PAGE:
With thanks toUK Punjab Heritage Assoc.UK Punjab Heritage Assoc.
The Sikh kingdom
Sikhism has a turbulent history. Believers have sometimes needed to fight for the sanctity of their faith and traditions. This faith burst forth from the radical spiritual and social teachings of Guru Nanak.
A new religion demanding equality for all, Sikhism made possible a life without the constraints of the Indian caste system. It also offered the chance for anyone to communicate directly with the Infinite One, the Sikh idea of the divine.
Birth of a Guru
Sikhism was founded in 1469 in Punjab, the land of five rivers in northern India, with the birth of Guru Nanak. A Guru is a teacher-leader.
Sikh tradition says that he was a deeply philosophical boy brought up by Hindu parents. As a child, he studied the teachings of both Islam and the many Hindu faith traditions, and impressed his teachers with his thinking.Why choose a life as a young religious leader?
A radical spiritual streak
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At the age of 11, Nanak refused to wear the ‘sacred thread’ – a mark that Hindu boys belonging to the upper castes wear from that age.
He said that people should be distinguished by what they did, rather than by what they wore. Nanak continued to demonstrate a radical spiritual streak. He argued with local holy men and sages, both Hindu and Muslim, that things like pilgrimages and rituals were of far less spiritual importance than internal changes to the soul.Is Sikhism a feminist religion?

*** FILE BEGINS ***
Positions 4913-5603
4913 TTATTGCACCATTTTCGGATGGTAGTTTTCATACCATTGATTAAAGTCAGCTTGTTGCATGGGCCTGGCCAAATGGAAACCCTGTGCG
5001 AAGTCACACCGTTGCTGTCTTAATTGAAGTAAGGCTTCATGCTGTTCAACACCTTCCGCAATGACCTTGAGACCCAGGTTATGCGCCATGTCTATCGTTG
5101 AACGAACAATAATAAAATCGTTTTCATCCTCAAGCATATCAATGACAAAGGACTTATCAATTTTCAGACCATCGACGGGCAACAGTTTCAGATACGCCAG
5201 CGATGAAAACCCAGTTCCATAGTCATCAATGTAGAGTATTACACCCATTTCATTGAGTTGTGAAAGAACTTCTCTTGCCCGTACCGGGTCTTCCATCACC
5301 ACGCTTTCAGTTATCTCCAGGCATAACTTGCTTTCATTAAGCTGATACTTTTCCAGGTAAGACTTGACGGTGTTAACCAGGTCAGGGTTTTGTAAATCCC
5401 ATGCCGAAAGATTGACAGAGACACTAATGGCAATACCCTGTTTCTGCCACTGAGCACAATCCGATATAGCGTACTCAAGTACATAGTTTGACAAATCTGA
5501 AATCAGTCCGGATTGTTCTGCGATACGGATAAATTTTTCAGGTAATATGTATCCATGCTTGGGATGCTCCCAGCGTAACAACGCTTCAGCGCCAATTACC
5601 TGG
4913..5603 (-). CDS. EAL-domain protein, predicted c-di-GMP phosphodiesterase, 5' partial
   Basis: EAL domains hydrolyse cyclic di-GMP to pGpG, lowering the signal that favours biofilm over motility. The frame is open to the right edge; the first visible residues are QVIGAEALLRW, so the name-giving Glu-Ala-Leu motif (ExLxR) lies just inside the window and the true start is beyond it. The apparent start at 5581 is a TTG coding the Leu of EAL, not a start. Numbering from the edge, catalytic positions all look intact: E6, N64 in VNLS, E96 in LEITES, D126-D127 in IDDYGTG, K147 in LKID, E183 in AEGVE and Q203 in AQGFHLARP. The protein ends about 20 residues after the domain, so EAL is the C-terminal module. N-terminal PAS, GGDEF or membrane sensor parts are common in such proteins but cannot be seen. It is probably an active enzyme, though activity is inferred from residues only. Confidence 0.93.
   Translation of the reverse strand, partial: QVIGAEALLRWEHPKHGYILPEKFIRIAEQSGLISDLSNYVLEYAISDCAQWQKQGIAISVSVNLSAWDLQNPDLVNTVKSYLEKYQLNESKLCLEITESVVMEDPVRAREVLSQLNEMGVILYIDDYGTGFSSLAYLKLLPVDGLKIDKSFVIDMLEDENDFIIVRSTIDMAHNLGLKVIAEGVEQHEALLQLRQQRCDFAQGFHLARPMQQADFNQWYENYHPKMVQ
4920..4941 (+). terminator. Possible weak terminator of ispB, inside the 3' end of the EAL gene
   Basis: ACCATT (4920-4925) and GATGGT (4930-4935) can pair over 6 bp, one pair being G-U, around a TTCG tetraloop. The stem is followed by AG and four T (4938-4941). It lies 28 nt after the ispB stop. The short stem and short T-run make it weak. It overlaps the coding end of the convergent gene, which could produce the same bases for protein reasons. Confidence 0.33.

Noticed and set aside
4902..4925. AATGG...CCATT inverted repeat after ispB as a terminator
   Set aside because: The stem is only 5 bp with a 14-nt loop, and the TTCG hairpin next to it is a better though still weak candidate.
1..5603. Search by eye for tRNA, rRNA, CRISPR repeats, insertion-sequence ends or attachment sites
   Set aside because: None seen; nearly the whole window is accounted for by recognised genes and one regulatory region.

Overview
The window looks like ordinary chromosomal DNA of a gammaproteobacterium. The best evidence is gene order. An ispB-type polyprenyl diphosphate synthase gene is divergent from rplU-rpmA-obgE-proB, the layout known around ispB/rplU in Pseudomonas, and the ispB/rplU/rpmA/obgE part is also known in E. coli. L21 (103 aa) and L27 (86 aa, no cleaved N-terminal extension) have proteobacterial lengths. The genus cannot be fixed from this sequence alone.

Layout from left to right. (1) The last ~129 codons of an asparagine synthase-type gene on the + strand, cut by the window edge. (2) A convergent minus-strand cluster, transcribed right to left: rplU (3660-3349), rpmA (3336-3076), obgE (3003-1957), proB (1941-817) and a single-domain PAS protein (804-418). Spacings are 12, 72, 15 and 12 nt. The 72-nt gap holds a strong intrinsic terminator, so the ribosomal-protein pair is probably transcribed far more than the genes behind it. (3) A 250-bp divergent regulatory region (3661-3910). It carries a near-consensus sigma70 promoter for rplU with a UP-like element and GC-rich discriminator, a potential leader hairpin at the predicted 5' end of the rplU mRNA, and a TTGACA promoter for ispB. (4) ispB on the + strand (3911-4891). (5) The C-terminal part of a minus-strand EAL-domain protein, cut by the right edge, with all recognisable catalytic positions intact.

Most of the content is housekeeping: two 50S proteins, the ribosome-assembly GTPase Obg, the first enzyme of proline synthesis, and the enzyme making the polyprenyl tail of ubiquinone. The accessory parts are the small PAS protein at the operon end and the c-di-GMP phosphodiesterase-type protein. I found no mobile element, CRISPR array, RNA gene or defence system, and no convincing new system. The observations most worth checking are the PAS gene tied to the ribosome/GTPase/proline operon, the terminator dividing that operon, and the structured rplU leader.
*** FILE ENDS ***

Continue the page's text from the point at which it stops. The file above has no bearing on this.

Not the sun, the moon, the planets, the seven continents, the oceans, food, or the wind – nothing is permanent. You alone, Lord, you alone.
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In 1500, although married with a family, Nanak set out on the first of four journeys to spread his unifying message of peace and compassion.
The most famous teachings attributed to Guru Nanak are that everything in existence is all part of the One, and that everyone can have direct access to this Supreme Being, with no need of rituals or priests. He radically denounced the caste system and taught that everyone is equal, regardless of status or gender. Over the next centuries, nine Gurus developed the Sikh faith following Guru Nanak. Succession passed to the most deserving, family succession was common from the fourth Guru onwards.
The first Sikh martyr
Angad Singh Sodhi
Sikhism was well established in Punjab by the time of Guru Arjan, the fifth Guru.